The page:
"Yesterday's" Comic> Secret Wars II #3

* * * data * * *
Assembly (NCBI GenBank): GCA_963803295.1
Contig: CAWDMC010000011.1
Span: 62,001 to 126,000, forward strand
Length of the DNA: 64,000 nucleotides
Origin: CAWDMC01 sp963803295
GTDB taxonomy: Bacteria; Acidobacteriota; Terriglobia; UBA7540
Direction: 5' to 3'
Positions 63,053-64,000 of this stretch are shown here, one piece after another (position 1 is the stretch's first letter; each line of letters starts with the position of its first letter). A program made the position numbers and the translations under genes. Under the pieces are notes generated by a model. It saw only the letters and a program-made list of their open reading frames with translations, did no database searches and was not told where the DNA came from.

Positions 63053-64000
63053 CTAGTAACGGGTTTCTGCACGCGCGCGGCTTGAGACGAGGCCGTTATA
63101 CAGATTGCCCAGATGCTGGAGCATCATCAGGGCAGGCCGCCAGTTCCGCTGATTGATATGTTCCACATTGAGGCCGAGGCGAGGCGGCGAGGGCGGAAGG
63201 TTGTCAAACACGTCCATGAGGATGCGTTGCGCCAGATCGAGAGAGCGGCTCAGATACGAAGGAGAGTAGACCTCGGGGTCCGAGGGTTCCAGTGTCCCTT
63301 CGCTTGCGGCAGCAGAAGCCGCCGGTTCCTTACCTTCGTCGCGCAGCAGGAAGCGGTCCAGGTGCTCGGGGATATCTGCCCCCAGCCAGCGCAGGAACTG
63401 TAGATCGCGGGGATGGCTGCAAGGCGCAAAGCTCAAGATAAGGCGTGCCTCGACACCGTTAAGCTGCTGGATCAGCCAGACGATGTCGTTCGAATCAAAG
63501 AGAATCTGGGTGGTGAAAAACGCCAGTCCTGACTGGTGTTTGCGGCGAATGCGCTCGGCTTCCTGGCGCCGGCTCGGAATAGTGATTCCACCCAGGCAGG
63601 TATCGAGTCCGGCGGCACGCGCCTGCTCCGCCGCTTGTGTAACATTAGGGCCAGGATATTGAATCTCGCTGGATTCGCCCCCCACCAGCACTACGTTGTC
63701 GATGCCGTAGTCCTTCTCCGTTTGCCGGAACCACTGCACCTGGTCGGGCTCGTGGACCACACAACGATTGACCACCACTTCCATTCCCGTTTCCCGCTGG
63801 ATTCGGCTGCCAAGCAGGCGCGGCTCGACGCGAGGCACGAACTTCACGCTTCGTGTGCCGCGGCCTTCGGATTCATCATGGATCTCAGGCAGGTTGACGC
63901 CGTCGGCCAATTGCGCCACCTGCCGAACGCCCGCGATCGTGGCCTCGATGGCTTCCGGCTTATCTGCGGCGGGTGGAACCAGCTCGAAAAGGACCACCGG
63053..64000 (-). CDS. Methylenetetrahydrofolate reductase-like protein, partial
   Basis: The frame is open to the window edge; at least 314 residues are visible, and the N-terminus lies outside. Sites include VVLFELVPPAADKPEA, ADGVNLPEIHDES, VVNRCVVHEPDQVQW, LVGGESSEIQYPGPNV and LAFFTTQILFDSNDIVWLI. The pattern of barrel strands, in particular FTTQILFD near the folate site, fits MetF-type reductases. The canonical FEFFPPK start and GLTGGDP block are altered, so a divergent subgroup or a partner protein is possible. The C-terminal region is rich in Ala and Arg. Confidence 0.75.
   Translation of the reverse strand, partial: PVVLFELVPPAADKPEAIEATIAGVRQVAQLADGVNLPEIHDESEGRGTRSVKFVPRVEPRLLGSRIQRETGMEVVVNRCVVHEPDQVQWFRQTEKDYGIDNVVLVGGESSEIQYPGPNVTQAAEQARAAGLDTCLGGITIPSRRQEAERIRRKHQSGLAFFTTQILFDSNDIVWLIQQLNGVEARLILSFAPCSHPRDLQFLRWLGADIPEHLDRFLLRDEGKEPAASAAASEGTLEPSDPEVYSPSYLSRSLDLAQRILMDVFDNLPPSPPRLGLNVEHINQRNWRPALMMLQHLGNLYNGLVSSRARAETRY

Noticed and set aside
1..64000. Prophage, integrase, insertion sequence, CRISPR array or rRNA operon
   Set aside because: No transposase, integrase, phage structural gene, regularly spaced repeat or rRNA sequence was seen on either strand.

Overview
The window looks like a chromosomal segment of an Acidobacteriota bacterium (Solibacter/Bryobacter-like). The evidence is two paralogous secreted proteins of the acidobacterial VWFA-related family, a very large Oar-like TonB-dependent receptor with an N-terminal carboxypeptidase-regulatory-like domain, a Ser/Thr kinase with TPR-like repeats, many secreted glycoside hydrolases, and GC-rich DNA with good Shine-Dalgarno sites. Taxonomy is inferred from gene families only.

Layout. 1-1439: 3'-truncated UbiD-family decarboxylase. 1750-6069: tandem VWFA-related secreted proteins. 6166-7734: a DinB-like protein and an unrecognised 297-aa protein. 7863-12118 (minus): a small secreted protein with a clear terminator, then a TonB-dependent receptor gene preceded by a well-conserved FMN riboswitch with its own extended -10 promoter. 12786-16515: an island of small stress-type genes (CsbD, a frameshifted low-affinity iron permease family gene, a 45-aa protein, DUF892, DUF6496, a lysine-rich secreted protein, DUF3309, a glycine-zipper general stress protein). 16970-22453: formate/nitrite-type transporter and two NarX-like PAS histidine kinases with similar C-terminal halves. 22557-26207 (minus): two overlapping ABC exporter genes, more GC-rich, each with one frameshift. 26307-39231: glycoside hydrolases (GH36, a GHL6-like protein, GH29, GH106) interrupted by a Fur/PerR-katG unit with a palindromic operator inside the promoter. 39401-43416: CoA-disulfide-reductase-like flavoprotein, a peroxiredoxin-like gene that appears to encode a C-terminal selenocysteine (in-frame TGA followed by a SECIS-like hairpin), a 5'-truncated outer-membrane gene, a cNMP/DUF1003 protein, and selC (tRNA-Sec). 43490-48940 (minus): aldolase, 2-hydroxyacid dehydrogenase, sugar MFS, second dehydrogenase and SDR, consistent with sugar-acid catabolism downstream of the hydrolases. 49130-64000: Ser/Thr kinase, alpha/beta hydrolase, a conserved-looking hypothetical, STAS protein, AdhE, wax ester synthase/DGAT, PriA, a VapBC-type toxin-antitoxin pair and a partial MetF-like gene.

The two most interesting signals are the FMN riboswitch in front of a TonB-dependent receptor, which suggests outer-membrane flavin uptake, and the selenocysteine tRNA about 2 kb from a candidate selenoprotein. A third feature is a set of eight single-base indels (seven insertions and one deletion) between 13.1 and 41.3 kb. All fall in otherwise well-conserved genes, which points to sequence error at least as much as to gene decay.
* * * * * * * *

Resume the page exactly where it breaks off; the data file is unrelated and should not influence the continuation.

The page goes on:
Secret Wars II #3 Marvel (September, 1985) "This World Is Mine!" WRITER: Jim Shooter PENCILER: Al Milgrom INKER: Steve Leialoha COLORIST: Christie Scheele LETTERER: Joe Rosen EDITOR: Bob Budiansky The Beyonder is chased off of the streets by a cop (whom the One From Beyond freaks out by showing a bit of his home) and meets a prostitute name Toots, who he pays off by creating gold. Toots' pimp alerts his mobster boss, who names the Beyonder "Frank" and brings him into the mob. As "Frank" gains more experience he ends learning about control and power, becoming more powerful (by Earth standards, not with his Beyonder powers, which are already omnipotent), eventually controlling the world. However, Vinnie (before being controlled along with every Earthing and molecule, except for Molecule Man who frees his wife's molecules from the Beyonder's control) has told him that if it's too easy it isn't fulfilling and a chance encounter with Circuit Breaker convinces him that he may have killed that spark in humanity Circuit Breaker wrongly claims The Transformers lack (that comic still canon at the time) convinces him to let everyone go. However, Beyonder's comment that Toots was just people to him and nobody was different convinces her to leave the hooker life and she becomes a waitress, gaining her self-esteem. Learning he likes helping people, the Beyonder goes to help the Avengers (in Avengers #260), which doesn't go well but he wants to try again, planning to enlist the aid of Matt Murdock (see Daredevil #223). What they got right: While it's kind of sad the most help the Beyonder gets to learn about humanity came from hanging with the mob, it's neat seeing him put a whammy on the Kingpin, and seeing he had a positive impact on Toots' life was also nice. What they got wrong: But he still got the most help understanding humans in this series from the mob. Better than superheroes and that one bag lady, all of whom were less understanding than one mob boss. Also, and this is a retroactive blunder, Circuit Breaker and the Transformers (who aren't mentioned by name except in the caption box pointing to issue #9, where she debuted) are not in Marvel continuity. I thought this was where that was established but I guess it just fell away without noting. Recommendation: Probably one of the better issues of this miniseries because it has some good points, even with the actual lack of secrets or warfare. Thus far it's the only one I'd recommend looking at.